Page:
High water has likely passed | VailDaily.com

High water has likely passed

Cliff Thompson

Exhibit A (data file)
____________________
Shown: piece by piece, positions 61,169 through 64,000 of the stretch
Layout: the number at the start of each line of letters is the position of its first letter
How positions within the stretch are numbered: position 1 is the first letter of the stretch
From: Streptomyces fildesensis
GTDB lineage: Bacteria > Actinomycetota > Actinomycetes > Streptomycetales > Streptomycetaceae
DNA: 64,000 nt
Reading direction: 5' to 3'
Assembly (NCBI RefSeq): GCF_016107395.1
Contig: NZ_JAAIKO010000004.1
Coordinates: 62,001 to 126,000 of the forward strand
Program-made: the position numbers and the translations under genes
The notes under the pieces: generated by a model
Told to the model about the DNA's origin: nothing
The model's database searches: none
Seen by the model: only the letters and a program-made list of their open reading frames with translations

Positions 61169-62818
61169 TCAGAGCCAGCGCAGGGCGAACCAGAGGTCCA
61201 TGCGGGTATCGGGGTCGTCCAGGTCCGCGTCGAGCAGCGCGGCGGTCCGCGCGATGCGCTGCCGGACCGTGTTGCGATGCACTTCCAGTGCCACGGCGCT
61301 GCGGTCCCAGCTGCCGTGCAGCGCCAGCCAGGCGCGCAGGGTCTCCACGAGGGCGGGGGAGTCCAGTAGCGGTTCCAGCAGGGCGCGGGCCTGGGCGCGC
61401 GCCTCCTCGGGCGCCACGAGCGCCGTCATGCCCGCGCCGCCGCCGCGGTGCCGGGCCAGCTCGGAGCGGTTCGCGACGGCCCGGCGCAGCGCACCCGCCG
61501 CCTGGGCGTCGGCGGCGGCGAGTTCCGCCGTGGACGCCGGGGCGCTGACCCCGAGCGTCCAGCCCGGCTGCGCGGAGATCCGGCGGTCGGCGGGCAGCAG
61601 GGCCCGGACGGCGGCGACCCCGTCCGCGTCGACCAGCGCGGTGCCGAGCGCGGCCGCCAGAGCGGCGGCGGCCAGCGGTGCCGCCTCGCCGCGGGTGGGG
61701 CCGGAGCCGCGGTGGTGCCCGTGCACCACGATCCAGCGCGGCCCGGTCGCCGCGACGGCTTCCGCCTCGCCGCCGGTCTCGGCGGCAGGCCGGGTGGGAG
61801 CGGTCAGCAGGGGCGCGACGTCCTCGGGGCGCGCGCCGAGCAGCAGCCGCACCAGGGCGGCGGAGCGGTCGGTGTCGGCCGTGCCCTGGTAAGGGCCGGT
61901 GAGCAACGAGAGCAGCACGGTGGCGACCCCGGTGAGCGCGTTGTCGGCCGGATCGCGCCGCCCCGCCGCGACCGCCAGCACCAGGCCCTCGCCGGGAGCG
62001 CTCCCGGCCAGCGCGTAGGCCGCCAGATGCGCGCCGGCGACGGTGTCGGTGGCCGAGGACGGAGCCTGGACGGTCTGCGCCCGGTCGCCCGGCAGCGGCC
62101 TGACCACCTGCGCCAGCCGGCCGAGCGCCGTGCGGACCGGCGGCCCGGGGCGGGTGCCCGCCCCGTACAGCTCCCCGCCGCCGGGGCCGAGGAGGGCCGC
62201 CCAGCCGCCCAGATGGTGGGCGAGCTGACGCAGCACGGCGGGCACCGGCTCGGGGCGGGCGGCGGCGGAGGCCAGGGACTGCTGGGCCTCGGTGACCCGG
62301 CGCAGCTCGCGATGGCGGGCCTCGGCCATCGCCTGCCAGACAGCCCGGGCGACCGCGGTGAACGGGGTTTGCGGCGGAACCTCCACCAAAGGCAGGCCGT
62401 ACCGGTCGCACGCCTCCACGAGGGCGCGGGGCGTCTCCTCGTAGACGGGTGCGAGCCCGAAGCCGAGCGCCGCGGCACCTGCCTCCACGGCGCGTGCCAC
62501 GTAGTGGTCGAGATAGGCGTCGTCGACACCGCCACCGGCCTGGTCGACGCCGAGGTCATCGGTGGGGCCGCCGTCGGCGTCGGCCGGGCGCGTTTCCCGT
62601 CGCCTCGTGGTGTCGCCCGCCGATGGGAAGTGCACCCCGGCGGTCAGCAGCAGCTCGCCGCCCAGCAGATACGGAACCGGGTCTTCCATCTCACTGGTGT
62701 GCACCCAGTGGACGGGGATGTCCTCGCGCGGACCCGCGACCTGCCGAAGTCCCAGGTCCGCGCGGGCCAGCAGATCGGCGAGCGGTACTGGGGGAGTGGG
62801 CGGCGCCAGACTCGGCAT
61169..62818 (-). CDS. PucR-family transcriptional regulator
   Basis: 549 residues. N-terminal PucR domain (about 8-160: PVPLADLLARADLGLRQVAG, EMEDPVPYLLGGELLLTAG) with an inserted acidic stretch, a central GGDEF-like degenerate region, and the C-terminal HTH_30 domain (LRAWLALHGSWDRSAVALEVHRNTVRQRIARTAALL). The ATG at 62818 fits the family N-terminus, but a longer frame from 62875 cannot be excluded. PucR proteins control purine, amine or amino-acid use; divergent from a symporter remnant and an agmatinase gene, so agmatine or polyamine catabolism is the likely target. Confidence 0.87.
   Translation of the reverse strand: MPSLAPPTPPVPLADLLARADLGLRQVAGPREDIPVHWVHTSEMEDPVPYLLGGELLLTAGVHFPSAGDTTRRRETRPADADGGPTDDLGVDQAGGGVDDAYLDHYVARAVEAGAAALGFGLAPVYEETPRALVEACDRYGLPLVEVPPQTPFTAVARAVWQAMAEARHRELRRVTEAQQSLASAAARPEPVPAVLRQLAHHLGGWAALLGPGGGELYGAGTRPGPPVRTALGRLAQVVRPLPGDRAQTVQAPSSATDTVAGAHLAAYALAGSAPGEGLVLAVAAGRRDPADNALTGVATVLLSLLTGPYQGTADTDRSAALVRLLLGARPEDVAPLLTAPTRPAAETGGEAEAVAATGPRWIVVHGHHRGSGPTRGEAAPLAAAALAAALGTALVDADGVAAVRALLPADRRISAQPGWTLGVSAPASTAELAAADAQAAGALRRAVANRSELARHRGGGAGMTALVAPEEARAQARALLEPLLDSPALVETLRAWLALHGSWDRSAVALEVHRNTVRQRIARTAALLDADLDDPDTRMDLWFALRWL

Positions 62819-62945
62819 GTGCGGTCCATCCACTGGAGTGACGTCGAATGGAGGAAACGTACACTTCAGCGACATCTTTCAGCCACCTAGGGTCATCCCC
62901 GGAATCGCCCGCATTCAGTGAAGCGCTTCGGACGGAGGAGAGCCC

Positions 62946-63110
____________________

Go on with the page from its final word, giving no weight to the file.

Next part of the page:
EAGLE COUNTY – Eagle County’s meltdown is rushing to a conclusion.A trio of snowpack sites representing the water content for the Eagle River are 80 percent melted, according to the Eagle River Water and Sanitation District. Snow provides more than three-quarters of the drinking and irrigation water used here.The flow of the Eagle River at Avon Tuesday was 1,800 cubic feet per second, or about 75 percent of what it was at last week’s peak – which may have been the year’s high point. The flow at Avon is enough water in 24 hours to cover a 5-square-mile area.Gore Creek, which flows down from Vail Pass, was running at 660 cubic feet per-second Tuesday – about a third of what it was flowing last week. The Colorado River at Gypsum is running at 2,400 cubic feet per-second Tuesday – two-thirds of its flow just a week ago.There’s still plenty of water for paddlers in the Teva Mountain Games, which start today in Vail and on Homestake Creek near Red Cliff. Some of the best kayakers and rafters in the nation will be competing.The good news is there was enough moisture in the snowpack to fill a trio of local reservoirs. Eagle Park, east of Camp Hale; Homestake Reservoir south of Red Cliff; and Black Lakes atop Vail Pass are full. Homestake, used largely by the Front Range, provides approximately 1,000 acre-feet of water to the Eagle River Valley.The composite snowpack chart of Fremont Pass east of Camp Hale, Vail Mountain and Copper Mountain shows 12 inches of moisture remains out of the 52 at peak in mid-May.During the drought of 2002, the runoff was completely done by May 20. The drought was worsened by sparse rainfall through June.Staff Writer Cliff Thompson can be reached at 949-0555, ext. 450, or cthompson@vaildaily.com.Vail, Colorado

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